Under a new name: Life in Embrun in 1856Edit
The new Embrun, Province of Canada was prosperous in 1856 and had a population of 201.
The winter of 1855-56 was a cold winter for the village. The winter was also one of the snowiest on record. The people living by the river knew that the floodwaters would be a terrible problem that spring.
And it was. As the snow melted, runoff from the land caused the river to swell and overflow into the riverside parts of the village and form a band of water so thick it was almost a lake. The 'river-dwellers' had by now learned to evacuate the area during flood season. But the 1856 flood came on so fast that many of the 'river-dwellers' didn't have time to evacuate. 5 'river-dwellers' died and two homes collapsed. The dock, which now was used only for scenic purposes as the boats stopped running in 1854, broke in the massive floodwaters.
When May came, the swelled river finally showed signs of receding, and by May 14th the river was back at normal levels. The entire town worked at rebuilding the homes, but didn't bother rebuilding the dock.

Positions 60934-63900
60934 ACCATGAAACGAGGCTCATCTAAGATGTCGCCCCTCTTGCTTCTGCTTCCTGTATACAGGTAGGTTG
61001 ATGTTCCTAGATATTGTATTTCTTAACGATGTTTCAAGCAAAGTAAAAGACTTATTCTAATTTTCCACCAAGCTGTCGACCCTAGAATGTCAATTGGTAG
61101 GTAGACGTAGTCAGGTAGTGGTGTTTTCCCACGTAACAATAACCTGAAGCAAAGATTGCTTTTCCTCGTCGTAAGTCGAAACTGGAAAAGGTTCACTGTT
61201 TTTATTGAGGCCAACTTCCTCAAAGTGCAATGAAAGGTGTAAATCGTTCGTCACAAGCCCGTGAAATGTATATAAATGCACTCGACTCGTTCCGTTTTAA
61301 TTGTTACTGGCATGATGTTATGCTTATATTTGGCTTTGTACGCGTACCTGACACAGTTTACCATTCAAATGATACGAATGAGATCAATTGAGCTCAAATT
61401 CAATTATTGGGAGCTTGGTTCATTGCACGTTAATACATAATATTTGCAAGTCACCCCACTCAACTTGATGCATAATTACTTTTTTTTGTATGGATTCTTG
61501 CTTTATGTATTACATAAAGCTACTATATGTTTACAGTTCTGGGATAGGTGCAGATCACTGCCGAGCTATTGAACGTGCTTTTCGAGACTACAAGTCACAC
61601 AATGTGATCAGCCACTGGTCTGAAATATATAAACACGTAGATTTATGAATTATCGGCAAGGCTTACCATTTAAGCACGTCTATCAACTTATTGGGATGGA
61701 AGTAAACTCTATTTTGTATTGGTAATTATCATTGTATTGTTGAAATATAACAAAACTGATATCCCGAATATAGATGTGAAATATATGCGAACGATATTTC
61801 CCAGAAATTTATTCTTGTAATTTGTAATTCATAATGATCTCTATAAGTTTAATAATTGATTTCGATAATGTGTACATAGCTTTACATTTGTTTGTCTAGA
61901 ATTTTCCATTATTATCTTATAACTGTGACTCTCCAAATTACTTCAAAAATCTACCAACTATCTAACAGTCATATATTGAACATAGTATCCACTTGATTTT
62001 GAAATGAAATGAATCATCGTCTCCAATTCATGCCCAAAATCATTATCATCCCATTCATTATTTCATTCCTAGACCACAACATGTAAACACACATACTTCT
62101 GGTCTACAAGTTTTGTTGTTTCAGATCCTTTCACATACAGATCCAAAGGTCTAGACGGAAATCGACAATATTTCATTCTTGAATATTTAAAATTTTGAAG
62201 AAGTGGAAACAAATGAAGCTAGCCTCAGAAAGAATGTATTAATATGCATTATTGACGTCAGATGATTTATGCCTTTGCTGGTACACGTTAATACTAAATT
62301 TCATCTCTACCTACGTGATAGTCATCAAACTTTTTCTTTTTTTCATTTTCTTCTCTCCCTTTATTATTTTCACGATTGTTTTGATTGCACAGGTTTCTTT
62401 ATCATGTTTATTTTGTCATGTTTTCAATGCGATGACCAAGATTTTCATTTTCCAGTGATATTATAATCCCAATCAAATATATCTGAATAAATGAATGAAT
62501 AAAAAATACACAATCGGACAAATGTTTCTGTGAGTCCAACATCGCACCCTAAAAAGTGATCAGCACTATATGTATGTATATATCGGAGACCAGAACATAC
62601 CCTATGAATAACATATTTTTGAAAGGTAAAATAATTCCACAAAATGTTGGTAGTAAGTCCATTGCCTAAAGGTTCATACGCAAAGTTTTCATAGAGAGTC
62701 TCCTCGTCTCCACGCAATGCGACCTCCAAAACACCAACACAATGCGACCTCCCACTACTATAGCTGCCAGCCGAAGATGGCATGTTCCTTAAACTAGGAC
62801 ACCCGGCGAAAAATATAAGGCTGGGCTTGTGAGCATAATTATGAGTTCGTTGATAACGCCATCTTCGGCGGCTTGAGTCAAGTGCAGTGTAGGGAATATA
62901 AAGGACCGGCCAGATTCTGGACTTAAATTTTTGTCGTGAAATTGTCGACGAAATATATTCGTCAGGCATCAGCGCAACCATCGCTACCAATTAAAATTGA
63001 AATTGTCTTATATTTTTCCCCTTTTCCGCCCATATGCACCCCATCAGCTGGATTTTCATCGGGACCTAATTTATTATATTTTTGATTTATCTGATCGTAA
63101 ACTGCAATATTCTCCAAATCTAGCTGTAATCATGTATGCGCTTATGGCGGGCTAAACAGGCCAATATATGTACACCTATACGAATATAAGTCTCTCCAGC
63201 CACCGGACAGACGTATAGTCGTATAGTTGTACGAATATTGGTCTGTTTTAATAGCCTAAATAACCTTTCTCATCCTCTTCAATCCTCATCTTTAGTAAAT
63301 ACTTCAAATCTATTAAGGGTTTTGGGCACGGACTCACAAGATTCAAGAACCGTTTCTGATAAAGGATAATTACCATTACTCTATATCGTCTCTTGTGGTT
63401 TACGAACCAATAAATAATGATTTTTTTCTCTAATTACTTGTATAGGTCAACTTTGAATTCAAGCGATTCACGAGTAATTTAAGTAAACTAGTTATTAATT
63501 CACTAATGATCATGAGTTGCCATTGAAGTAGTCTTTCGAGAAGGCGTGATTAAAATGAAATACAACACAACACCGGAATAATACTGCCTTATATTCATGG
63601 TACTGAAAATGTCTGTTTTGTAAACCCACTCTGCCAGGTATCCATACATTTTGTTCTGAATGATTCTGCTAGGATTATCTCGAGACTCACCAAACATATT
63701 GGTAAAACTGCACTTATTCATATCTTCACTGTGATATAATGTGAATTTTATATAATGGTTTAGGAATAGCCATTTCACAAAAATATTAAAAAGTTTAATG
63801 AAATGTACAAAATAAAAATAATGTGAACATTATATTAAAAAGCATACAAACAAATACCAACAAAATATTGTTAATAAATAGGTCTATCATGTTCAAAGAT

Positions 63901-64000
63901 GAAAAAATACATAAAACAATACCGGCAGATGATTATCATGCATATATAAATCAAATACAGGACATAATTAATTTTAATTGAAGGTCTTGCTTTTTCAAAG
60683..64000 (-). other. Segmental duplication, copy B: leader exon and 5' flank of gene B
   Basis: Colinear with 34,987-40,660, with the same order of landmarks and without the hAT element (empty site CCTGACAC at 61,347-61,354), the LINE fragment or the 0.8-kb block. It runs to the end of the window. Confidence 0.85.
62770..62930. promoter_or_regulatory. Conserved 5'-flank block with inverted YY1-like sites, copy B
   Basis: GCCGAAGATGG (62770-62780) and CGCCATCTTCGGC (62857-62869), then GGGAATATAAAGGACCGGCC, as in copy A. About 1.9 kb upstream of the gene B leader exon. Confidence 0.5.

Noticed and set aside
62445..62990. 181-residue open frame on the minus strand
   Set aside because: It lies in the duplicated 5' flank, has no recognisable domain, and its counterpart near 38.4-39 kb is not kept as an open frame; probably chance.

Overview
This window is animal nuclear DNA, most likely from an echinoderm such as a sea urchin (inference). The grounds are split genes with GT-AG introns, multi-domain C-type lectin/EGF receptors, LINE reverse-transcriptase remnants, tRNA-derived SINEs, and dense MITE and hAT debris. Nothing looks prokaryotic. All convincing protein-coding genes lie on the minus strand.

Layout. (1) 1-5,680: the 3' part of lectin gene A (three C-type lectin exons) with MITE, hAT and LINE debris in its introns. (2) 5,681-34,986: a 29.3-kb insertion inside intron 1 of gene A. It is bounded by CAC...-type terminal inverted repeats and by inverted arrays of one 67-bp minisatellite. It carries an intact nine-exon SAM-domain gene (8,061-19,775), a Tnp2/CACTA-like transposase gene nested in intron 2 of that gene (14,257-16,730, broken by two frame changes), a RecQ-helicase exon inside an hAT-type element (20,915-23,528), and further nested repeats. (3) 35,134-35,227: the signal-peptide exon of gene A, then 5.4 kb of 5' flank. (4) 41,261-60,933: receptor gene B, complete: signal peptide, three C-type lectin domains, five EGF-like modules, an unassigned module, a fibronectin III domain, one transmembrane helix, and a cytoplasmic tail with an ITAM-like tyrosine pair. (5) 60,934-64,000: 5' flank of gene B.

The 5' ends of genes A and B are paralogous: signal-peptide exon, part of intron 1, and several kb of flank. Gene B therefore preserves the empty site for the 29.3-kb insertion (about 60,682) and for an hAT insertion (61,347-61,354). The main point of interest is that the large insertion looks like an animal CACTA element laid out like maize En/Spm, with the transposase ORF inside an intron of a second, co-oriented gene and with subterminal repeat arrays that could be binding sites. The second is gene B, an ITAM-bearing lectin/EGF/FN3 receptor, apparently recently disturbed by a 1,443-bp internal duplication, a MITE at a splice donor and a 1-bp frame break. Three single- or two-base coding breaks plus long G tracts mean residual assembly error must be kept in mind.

The summer brought prosperity. Shops were now popping up in the town, ran by citizens of Embrun who didn't want to work in the lumber industry. By July there was a blacksmith, a general store, a cabinet maker's store and many more. Embrun was becoming more self-sufficient and less reliant on bigger cities such as Cornwall or Bytown (which by now was called Ottawa).
Also, there were a few farmers that worked in fields and raised livestock in the deforested parts of the countryside around Embrun. These farmers provided food for the village. These farms were run by people who didn't want to work in shops or in the lumber industry. However, agriculture was not a large industry in Embrun.